When it comes to the recent crypto crash that the market has intercepted in the past couple of weeks over the feud of the Chinese government with the crypto miners and traders going on their homeland has heavily affected the mining operation of the Bitcoin. Hashrate corresponds to the speed of the blockchain network at which the proofing of the transactions is taking place. It needs to be above a certain exahashes per second for Bitcoin’s blockchain to be efficient and running smoothly without any trouble. But in the recent crash, the hash rate of Bitcoin has plummeted all the way to 157 exahashes per minute from the 124 exahashes.
Mining Facilities in China are Looking Forward to Relocating
Many Chinese miners have been stopped from continuing Bitcoin mining and BTC. A mining pool that accounts for about 1.7% of the total Bitcoin’s hash rate says that they will be terminating their services in China over the regulatory risks and moving somewhere else. China was a near and dear to heart option for many miners because of the cheap electricity and state-of-the-art mining material or the computing elements made available there because these are developed there. But people are relocating their mining business elsewhere as China seems adamant over their crackdown against the miners and is not willing to let either Bitcoin mining or trading slide.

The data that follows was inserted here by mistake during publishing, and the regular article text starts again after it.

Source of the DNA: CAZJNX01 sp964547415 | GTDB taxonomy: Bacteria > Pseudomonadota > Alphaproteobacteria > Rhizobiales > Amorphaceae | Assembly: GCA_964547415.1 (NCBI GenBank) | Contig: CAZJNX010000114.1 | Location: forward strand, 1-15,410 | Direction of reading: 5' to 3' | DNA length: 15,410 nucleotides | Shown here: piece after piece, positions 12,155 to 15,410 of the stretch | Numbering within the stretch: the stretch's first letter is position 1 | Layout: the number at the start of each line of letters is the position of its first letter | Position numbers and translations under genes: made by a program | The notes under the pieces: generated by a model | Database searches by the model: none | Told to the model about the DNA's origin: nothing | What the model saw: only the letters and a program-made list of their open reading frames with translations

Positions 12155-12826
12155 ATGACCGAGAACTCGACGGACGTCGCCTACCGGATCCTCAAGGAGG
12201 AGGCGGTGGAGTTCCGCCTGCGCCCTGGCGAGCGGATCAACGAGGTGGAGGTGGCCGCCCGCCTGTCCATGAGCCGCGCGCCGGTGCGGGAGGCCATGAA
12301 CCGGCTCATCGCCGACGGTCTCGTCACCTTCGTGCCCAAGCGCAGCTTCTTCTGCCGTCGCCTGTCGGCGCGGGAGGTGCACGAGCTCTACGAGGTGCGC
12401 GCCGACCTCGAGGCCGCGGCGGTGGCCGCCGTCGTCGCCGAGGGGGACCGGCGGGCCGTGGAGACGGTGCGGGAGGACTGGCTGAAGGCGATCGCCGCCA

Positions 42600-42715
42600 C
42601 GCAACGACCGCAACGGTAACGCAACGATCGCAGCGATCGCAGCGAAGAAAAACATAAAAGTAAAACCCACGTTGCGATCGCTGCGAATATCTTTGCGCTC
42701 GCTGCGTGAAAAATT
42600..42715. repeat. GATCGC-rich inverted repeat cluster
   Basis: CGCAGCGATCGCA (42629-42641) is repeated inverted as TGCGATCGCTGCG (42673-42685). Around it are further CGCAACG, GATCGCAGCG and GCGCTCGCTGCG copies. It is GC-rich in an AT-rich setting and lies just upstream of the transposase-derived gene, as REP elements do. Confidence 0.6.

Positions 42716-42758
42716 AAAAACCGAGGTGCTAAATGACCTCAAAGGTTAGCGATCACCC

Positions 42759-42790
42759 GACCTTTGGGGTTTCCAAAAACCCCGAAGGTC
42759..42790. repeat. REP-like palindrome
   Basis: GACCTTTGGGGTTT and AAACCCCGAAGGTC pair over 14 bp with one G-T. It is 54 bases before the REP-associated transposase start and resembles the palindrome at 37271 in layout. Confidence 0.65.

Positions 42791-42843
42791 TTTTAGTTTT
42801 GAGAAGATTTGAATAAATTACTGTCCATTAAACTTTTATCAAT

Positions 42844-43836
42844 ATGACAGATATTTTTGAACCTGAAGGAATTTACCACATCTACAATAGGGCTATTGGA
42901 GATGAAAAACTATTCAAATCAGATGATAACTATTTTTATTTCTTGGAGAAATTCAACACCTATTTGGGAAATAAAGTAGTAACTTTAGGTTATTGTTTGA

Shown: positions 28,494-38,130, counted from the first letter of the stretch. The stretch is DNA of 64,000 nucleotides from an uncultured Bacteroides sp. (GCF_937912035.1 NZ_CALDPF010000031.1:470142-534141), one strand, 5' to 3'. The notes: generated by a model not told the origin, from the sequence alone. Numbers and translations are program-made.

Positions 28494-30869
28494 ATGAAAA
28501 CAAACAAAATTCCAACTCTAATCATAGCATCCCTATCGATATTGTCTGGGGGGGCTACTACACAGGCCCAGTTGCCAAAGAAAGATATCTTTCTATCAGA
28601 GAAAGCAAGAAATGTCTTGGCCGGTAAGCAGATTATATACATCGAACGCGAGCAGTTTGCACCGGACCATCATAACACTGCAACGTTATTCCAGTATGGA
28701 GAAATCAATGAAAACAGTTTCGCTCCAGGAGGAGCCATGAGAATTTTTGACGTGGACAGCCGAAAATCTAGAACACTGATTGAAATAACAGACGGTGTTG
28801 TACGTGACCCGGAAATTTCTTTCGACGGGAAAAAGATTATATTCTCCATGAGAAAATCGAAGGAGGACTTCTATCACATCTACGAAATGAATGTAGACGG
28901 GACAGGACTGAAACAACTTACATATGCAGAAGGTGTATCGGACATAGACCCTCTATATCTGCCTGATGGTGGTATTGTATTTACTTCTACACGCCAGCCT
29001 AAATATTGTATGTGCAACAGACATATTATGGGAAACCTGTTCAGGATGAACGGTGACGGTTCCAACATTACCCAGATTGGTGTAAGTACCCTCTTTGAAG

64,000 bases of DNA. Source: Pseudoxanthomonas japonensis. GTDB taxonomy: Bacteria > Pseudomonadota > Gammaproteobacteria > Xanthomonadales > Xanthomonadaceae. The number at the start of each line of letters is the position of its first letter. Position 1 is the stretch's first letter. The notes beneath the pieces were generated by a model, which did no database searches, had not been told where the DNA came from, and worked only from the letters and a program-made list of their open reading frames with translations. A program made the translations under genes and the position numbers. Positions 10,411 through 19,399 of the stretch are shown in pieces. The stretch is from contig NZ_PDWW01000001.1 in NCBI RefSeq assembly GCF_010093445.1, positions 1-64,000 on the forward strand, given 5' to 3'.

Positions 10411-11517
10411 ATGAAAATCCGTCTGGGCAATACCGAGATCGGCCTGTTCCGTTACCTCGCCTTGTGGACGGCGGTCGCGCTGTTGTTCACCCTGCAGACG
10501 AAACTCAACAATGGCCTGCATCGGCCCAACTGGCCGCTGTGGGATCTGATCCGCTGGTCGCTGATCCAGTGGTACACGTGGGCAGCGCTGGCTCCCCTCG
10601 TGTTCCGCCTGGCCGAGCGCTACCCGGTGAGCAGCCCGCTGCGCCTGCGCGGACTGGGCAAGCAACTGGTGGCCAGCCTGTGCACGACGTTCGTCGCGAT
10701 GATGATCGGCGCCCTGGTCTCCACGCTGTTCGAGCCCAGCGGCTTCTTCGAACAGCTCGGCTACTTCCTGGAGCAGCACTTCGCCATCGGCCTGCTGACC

This series of events that are taking place are also bound to Elon Musk, the billionaire businessman and CEO of Tesla and SpaceX, as he went on Twitter and wanted to spill beans all over Bitcoin over its mining situation, which puts a lot of stress over the environment. Due to which the whole crypto crash initiated, and the rest is history. Amid all of this, the miners are relocating their mining facilities elsewhere, and the US, along with Europe, seems to be the likely option.
Something similar took place in 2017 when China took a hard stance regarding crypto mining, and the mining facilities were relocated. Following in on just that, the overall hash rate of Bitcoin is getting back to normal, and there will be no further changes, hopefully. The few notable ones involve US and European mining pools being ranked higher than the Chinese pools, and that is about it.